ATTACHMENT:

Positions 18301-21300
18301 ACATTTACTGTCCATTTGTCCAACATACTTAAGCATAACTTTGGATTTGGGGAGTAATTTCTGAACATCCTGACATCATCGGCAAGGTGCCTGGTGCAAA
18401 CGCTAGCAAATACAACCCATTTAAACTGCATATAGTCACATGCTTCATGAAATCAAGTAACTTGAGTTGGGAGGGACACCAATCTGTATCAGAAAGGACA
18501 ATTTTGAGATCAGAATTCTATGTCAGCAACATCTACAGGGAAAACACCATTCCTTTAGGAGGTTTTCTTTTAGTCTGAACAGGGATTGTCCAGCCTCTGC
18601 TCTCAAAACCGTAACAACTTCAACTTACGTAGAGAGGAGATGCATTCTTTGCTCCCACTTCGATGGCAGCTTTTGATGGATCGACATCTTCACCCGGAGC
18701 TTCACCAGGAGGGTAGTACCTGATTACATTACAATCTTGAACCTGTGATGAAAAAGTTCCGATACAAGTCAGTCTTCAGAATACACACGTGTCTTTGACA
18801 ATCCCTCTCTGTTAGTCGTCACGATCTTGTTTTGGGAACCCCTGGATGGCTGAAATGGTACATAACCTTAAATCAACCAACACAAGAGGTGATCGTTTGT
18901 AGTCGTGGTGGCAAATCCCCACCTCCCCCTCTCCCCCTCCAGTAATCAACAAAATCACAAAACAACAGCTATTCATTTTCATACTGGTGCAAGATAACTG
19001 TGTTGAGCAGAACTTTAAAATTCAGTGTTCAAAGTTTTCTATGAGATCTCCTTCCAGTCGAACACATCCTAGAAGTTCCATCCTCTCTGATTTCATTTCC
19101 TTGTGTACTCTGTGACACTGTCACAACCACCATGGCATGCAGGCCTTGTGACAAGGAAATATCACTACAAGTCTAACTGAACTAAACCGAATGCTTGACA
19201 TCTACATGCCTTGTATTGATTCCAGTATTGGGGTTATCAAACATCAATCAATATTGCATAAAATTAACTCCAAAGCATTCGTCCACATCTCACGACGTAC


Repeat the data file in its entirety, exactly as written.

Positions 18301-21300
18301 ACATTTACTGTCCATTTGTCCAACATACTTAAGCATAACTTTGGATTTGGGGAGTAATTTCTGAACATCCTGACATCATCGGCAAGGTGCCTGGTGCAAA
18401 CGCTAGCAAATACAACCCATTTAAACTGCATATAGTCACATGCTTCATGAAATCAAGTAACTTGAGTTGGGAGGGACACCAATCTGTATCAGAAAGGACA
18501 ATTTTGAGATCAGAATTCTATGTCAGCAACATCTACAGGGAAAACACCATTCCTTTAGGAGGTTTTCTTTTAGTCTGAACAGGGATTGTCCAGCCTCTGC
18601 TCTCAAAACCGTAACAACTTCAACTTACGTAGAGAGGAGATGCATTCTTTGCTCCCACTTCGATGGCAGCTTTTGATGGATCGACATCTTCACCCGGAGC
18701 TTCACCAGGAGGGTAGTACCTGATTACATTACAATCTTGAACCTGTGATGAAAAAGTTCCGATACAAGTCAGTCTTCAGAATACACACGTGTCTTTGACA
18801 ATCCCTCTCTGTTAGTCGTCACGATCTTGTTTTGGGAACCCCTGGATGGCTGAAATGGTACATAACCTTAAATCAACCAACACAAGAGGTGATCGTTTGT
18901 AGTCGTGGTGGCAAATCCCCACCTCCCCCTCTCCCCCTCCAGTAATCAACAAAATCACAAAACAACAGCTATTCATTTTCATACTGGTGCAAGATAACTG
19001 TGTTGAGCAGAACTTTAAAATTCAGTGTTCAAAGTTTTCTATGAGATCTCCTTCCAGTCGAACACATCCTAGAAGTTCCATCCTCTCTGATTTCATTTCC
19101 TTGTGTACTCTGTGACACTGTCACAACCACCATGGCATGCAGGCCTTGTGACAAGGAAATATCACTACAAGTCTAACTGAACTAAACCGAATGCTTGACA
19201 TCTACATGCCTTGTATTGATTCCAGTATTGGGGTTATCAAACATCAATCAATATTGCATAAAATTAACTCCAAAGCATTCGTCCACATCTCACGACGTAC